Every wedding photographer is always seeking to get the perfect image that will capture the unique setting, timing, and location of the big day. Bobby and Tanya of Frozen Exposure Photography + Cinematography have written up a quick tutorial on how to create unique wedding portraits using sparklers. Check it out and make your own photos shine! Want to Re-Enact This Shot? Brides: The “Light Writing Sparkler Shot” is always a favorite and such a cool way to celebrate, photographically, your new last name, or if your new last name is hard to write in “sparkler,” then spelling out “Love” is gorgeous, too! This shot is even MORE fun when another couple helps with the writing! Especially if that couple is recently married or engaged! Frozen Exposure recommends getting this photo in the middle of the reception, when everyone else is comfortable and after the “cake shot” so that you can be outside and have at least 15 minutes for this shot to be set up, laid back and fun. It really turns out to be a special moment between the couple, and if you have some or all of the bridal party together helping, then it’s always super fun when everyone runs to the camera after the shot, sees how perfect it turned out, and jumps up and down screaming. This is always a moment of major camaraderie. Photographers: Make sure to use the 36 inch sparklers  to prevent the sparkler from running out on you mid-word. Always remember to try this shot at a very low key time when the bride and groom are happy and ready to get 15 minutes away from...
How to Keep Your Gear Clean and Protected: Summer Edition

How to Keep Your Gear Clean and Protected: Summer Edition

Summer is full of outdoor excursions, worldwide travel, and photo/video projects which take advantage of the long sunlit hours.  Among all the wonderful outcomes of summer exploration it’s good to keep in mind how to best protect your gear when the tides may turn for the worst. Sea Sand Sun Considering your next photo shoot or outdoor adventure at the beach or on a boat?  Do it!  Just be prepared for the elements.  The beach and open waters are littered with hazards that can be potentially harmful to your gear. Use a UV filter and lens hood to protect your lens from loose sand or sea-spray. Bring an umbrella to shield your bag from blowing sand. Wrap your camera in a plastic bag when not in use. Keep your gear in a shaded place to protect it from intense sun exposure for lengthy stretch of time. Never change lenses or memory cards while on the beach.  If sand finds its way into your camera it could be devastating! If sands makes its way onto your gear use an air blower first to avoid scratching the glass elements before wiping it down with a microfiber cloth. Video tip: bring a wind screen for clean audio Fungus is Among us Summer (and winter for that matter) have varying degrees of temperature changes when going from indoors to outdoors and vice versa.  When gear is involved in this shift, condensation will occur and over time could wreak havoc on sensitive internal mechanisms. Place your camera and lens in a plastic bag when going from AC to humid outdoor weather to ensure condensation...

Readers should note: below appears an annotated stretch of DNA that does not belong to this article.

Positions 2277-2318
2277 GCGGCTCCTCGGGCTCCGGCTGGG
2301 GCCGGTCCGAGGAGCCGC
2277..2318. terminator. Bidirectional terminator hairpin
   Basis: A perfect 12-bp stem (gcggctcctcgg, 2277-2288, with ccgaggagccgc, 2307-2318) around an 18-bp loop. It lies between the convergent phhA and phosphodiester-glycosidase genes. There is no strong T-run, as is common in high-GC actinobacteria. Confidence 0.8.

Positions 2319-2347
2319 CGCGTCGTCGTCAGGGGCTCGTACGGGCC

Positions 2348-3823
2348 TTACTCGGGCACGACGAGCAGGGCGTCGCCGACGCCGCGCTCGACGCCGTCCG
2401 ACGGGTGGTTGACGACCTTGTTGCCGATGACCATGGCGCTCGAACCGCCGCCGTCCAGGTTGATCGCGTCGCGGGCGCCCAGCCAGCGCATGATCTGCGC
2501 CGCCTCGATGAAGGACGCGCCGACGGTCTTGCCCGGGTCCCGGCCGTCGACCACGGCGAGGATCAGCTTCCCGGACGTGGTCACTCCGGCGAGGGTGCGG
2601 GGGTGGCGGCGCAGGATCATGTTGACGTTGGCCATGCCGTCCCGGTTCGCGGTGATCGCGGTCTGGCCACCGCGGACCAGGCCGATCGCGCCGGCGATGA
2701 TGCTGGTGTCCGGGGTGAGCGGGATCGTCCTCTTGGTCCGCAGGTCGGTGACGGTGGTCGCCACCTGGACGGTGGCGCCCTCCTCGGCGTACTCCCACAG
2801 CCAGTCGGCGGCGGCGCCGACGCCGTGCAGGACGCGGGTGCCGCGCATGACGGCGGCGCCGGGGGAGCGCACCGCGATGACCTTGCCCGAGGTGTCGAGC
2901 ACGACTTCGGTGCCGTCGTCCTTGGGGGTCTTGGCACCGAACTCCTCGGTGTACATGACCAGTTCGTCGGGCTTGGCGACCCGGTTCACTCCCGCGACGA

Part 2: Basic Steps and Lessons of Using Tilt/Shift Function

Part 2: Basic Steps and Lessons of Using Tilt/Shift Function

This is part 2 of a series on tilt-shift lenses. Be sure to also check out part 1: Will Learning Tilt-Shift Lenses Improve Your Photography. John Cooper specializes in corporate, industrial, and commercial photography for various business communities in Texas and teaches basic skills to other burgeoning photographers. If you are just starting out, or looking for a refresher, check out his advice below. You can also read more tips for architectural photography from John on our blog.  Basic Steps for Using Tilt-Shift Controls Select your perspective and lock down your tripod. Making sure you are level to the horizon; compose the scene straight on using the “live-view” mode. Set to bracket exposure. I use one full stop since the light measurement goes crazy with everything moving around. Bracketing with tilt-shift, I feel, is mandatory. Select f/8. Remember that aperture settings do not affect DOF on tilt-shift lenses. If your focus plane has been aligned with the sensor plane, then focusing on that plane will result in total plane focus regardless of aperture. I use f/8 because it consistently produces the sharpest image on the wide angle lenses I use. There are 3 controls and 5 knobs or buttons on all tilt-shift lenses to control everything you do. The Lens Rotation control is the button at the rear of the lens. Depressing it allows the lens to move a full 360° and always remains parallel to the camera’s sensor. Loosen all control knobs and start composing! Throw caution away and have some fun. It will take a long time but you will soon see this “plane of focus” I keep talking about. Compose...